Little Havana's First Museum, El Museo de Little Havana, Is Coming to Calle Ocho

One of the many photographs to be displayed at the new Museo de Little Havana.
Michele Reese, HistoryMiami
One of the many photographs to be displayed at the new Museo de Little Havana.
If you’ve ever argued with your friends over whether Jewish people or Cuban people resided in Miami first, you'll soon have your answer. Little Havana’s first-ever museum, El Museo de Little Havana, is set to open and tell the rich story of the area, through its Cuban history and beyond.

Located next to the popular Ball and Chain bar, El Museo de Little Havana will be a permanent time capsule on the calle, preserving tales and artifacts of the three-square-mile neighborhood, which is home to not only Cuban exiles but also immigrants from Central and South America. The museum will aim to showcase the social, cultural, and political importance that the area brings to South Florida.

Barlington Group, an urban development company founded by Bill Fuller and Martin Pinilla II, in partnership with HistoryMiami Museum, announced the plans for the museum Tuesday morning at the location site.

Resident historian of HistoryMiami Museum Dr. Paul George credits Fuller and Pinilla for bringing the museum to life. Barlington Group has focused on revitalizing Calle Ocho over the last decade, including the historic Ball and Chain bar, which has drawn a new wave of young people to the area.

“Bill Fuller and Martin Pinilla are both very history-minded and are also very civic-minded, which, I think, has played a major role in this whole thing,” explained George. “I think they understand that the neighborhood has a multilayered history.”

And it is this vast, diverse history that most people may find the most surprising to discover at the museum. Tourists have flocked to the area in greater numbers within the past year, typically experiencing Calle Ocho’s Cuban cuisine, art, cigar stores, Domino Park, colorful cock statues, and most recently, its popular ice cream parlor Azucar. But the founders of El Museo de Little Havana want people to know there is more to Calle Ocho.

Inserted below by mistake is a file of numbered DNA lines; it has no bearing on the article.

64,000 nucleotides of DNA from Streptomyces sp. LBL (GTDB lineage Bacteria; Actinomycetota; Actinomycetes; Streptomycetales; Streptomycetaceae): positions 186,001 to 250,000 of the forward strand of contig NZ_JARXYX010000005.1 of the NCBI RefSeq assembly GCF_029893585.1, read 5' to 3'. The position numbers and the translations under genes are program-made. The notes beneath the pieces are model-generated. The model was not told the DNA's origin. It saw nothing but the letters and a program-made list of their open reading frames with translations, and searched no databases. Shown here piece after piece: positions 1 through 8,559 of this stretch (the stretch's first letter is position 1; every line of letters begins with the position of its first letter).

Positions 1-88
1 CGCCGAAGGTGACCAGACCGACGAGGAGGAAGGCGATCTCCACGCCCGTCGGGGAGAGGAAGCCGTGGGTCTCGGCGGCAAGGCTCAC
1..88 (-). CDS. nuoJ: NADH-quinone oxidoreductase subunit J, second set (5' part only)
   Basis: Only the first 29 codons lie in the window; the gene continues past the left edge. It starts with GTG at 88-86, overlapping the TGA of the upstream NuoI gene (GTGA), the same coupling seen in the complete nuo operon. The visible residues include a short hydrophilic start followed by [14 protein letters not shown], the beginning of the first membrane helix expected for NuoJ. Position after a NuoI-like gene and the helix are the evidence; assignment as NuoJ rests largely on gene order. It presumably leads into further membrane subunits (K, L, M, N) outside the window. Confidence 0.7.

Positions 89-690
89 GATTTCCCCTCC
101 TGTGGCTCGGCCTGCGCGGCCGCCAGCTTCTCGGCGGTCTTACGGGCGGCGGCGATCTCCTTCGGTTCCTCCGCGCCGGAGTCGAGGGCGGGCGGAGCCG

“It’s not just Little Havana,” explained George. “If you look at the north side of Calle Ocho, that was Riverside, and that began 115 years ago. And if you look at the south side, which was known as Shenandoah, that began close to 100 years ago in terms of development. So, there are layers of history [that] HistoryMiami wants to capture on that site.”

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The exhibition will be comprised of photographs and artifacts from the HistoryMiami Museum.
Michele Reese, HistoryMiami
Using the extensive resources of the collection at HistoryMiami Museum, the new museum exhibits will be comprised of photographs and artifacts that tell the story of this unique and rich history, which spans an entire century.

“The museum will depict the history of the area going back to the beginning, when you had people from the south, Bahamians, who were fairly prevalent in the area," said George. "And then it morphs through the late '20s, '30s, '40s, and '50s into a large Jewish presence. And then you begin to see the Cubans coming in, with the Batista dictatorship in the early '50s, which, of course, accelerates when Fidel Castro takes power in 1959. Then, what that also leads to, within a decade or two or three, is the tremendous presence of other Spanish-speaking people and other Hispanics in the neighborhood, like Nicaraguans in particular.”

The museum opens at a time of sociopolitical change, both in Cuba and the United States. With flights transporting people between Cuba and South Florida daily and an increased curiosity worldwide about Cuban culture, the timing of this museum comes as no surprise.

But according to George, who leads historical tours in neighborhoods across Miami, an accurate portrayal of the history of Little Havana is hard to find.

“When I give tours there, I’m really detailed. But I think a lot of the tours probably don’t go into as deep of detail as what I do there. But now you’ve got this whole graphic representation where you can point to things, not just me, but other tour guides, who can explain, ‘This was the way it was; look at this strong presence you had of Jewish people’ or whatever it might be.”

So who first resided in Little Havana: Cuban or Jewish immigrants? George has the answer: Jewish people immigrated to Miami first (but don’t tell your Cuban abuela that).

“I mean, my gosh, within a three-mile radius at one point in the '50s, you had four synagogues!” said George.

El Museo de Little Havana
Set to open in winter 2017 at 1637 SW Eighth St. in Little Havana. Admission will be free. Visit barlingtongroup.com or historymiami.org.